Last time I went north he was passenger from Rio to Bahia, his native town, where he was received with a steam tender decked with bunting, bands of music, rockets, huge bouquets with satin streamers & vivas to the “ilustre Bahiano”.

I did not see Murly Gotto at Rio but I left Miss Gotto’s parcel, with a note, at the Roy. Mail Agency & they were to deliver it.[13] Neither did I see Spann, Allens, or McKinnels, none of whom were in town that day.[14]

You see we have had some little excitement. As likely the ship has not been wired from any Brazilian port I purpose sending a telegram to the office on arrival at B. Aires.

We are now speculating as to the possibility of quarantine at the River Plate. Recent Roy. Mail ships have had to undergo it – why I don’t know unless on acct. of cholera in Europe. Moreover we had to leave Rio without a bill of health or other customary papers.

At Pernambuco I saw Keiller, who had quite recovered from a severe attack of yellow fever, & many other friends.[15] At Bahia I saw no one because it was a strict church holiday & I had not been able to wire from Pernambuco for anyone to meet me.

Since leaving Rio we have had rather rough weather & the fiddles have been on the tables for the first time.[16]

The voyage altogether has been very pleasant. Julian has not suffered much this time from head-aches though he had one or two bad ones.[17]

Now I hope soon to have settled down to work. I trust the Pater has done well & will soon be home in good health & spirits.

Best love to all


  1. The journey south to the River Plate and Buenos Aires continues – first port is Maceió: https://en.wikipedia.org/wiki/Macei%C3%B3
  2. Presumably outside Rio de Janeiro (Monday 11th September).
  3. HMS Sirius was an Apollo-class cruiser of the British Royal Navy which served from 1892 to 1918 in various colonial posts such as the South and West African coastlines, as well as off the British Isles: https://en.wikipedia.org/wiki/HMS_Sirius_(1890)
  4. HMS Racer was a Royal Navy Mariner-class composite screw gunvessel of 8 guns (https://en.wikipedia.org/wiki/HMS_Racer_(1884)) and HMS Beagle, launched 1889, was a Beagle-class 8-gun screw steel sloop (https://en.wikipedia.org/wiki/Beagle-class_sloop).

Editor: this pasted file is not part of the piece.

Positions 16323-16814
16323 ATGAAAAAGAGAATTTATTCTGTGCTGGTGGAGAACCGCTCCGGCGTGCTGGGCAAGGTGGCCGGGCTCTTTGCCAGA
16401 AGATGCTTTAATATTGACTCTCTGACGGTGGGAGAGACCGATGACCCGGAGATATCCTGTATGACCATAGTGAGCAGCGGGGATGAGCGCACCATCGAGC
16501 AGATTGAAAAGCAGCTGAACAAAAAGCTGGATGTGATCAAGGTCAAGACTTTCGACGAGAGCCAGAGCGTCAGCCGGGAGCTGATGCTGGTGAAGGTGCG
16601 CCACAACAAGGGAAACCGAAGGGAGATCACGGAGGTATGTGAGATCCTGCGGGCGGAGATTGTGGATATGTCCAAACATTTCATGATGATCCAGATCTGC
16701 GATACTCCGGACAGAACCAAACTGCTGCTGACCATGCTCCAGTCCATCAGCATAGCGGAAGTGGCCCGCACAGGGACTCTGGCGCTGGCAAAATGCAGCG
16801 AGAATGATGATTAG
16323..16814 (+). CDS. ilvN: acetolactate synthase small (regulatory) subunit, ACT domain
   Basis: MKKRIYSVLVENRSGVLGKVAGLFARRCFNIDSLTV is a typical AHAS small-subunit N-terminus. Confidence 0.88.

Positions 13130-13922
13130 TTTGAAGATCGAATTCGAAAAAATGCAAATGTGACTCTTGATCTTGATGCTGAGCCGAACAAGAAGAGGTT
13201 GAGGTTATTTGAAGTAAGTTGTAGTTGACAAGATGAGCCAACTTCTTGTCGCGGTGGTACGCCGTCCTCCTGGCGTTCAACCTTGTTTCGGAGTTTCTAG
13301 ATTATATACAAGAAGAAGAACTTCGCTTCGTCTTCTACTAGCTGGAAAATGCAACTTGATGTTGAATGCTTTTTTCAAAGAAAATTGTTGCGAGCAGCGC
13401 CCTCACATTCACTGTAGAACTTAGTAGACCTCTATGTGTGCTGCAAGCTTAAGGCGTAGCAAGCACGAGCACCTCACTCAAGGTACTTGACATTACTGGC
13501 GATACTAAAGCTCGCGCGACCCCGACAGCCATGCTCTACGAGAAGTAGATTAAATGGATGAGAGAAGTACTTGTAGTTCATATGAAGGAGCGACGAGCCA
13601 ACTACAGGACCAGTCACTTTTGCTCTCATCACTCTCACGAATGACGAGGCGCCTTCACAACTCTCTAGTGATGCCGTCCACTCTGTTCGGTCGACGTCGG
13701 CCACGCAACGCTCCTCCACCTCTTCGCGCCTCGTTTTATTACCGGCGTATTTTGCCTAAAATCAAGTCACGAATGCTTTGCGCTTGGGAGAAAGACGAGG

5. a small boat, typically with sails and/or several oars, forming part of the equipment of a warship or other large vessel.
  6. Actually Niterói, across the bay northeast of Rio de Janeiro.
  7. The monarchist navy revolt in 1893 damaged productive activities and forced the transfer of the capital's headquarters to Petrópolis.
  8. flat-bottomed barge or other unpowered boat used to transfer goods to and from ships in harbour
  9. Probably Frank (Schwind) Youle (b 1867, d 1900 Rio de Janeiro). See Index to People.
  10. This would have been Wednesday 13th September (see below) – when bombardment of the fortress held by the Army began.
  11. Rebels joined forces with the naval rebellion of Admiral Custódio de Melo to oppose the republican regime of Floriano Vieira Peixoto. It was a very bloody revolt – harshly suppressed in the end (not as predicted by JMcC). https://www.encyclopedia.com/humanities/encyclopedias-almanacs-transcripts-and-maps/federalist-revolt-1893. More broadly, this was the second Brazilian Naval Revolt which had started in March 1892, when thirteen generals sent a letter and manifesto to President Floriano. This document demanded new elections be called to fulfil the constitutional provision and ensure internal tranquillity in the nation. Floriano harshly suppressed the movement, ordering the arrest of their leaders. Thus, not legally solved, the political tensions increased. On September 13 (a Wednesday), the fortresses in Rio de Janeiro, held by the Army, began to be bombarded. The rebel forces' fleet consisted of navy vessels and civilian vessels of Brazilian and foreign companies. In the Navy, the rebels were the majority but faced strong opposition in the Army, where thousands of young people joined the battalions that supported President Floriano. State elites, especially Sao Paulo, were also in favor of Floriano: https://en.wikipedia.org/wiki/Revolta_da_Armada
  12. Ruy Barbosa de Oliveira (b 5th November 1849, d 1st March 1923), also known as Rui Barbosa, was a Brazilian polymath, diplomat, writer, jurist, and politician: https://en.wikipedia.org/wiki/Ruy_Barbosa
  13. This is Percy Murly Gotto, civil engineer and director of the Rio de Janeiro City Improvements company (see Index to People). Percy Murly Gotto’s brother, Arthur Charles Gotto (b 1853), lived in Belfast on the Malone Road and had given JMcC the introduction to Percy. I cannot find a record of a daughter but there could have been a Miss Gotto, niece of Percy, or else it was from Mrs Margaret Mary Gotto – Percy’s sister-in-law.
  14. Adolf Spann was an external commercial agent- his company Adolf Spann & Co. facilitated the development of the Brazilian textiles industry and export. McKinnels JMcC had met on the steamer going to Pernambuco in 1890.
  15. This is John Gibson Keiller (b 9 July 1865 Dundee, d 1897 Pernambuco), Fred Weinberg's future brother-in-law. See Index to People.
  16. A fiddle in nautical settings is a guardrail used on a table during rough weather to prevent things from slipping off.
  17. Julian Weinberg (see Index to People).


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John McCaldin Loewenthal: Letters Home from a Victorian Commercial Traveller, 1889 - 1895 Copyright © 2022 by Michelle Fink, Robert Boyd, Sarah Watkinson is licensed under a Creative Commons Attribution-NonCommercial 4.0 International License, except where otherwise noted.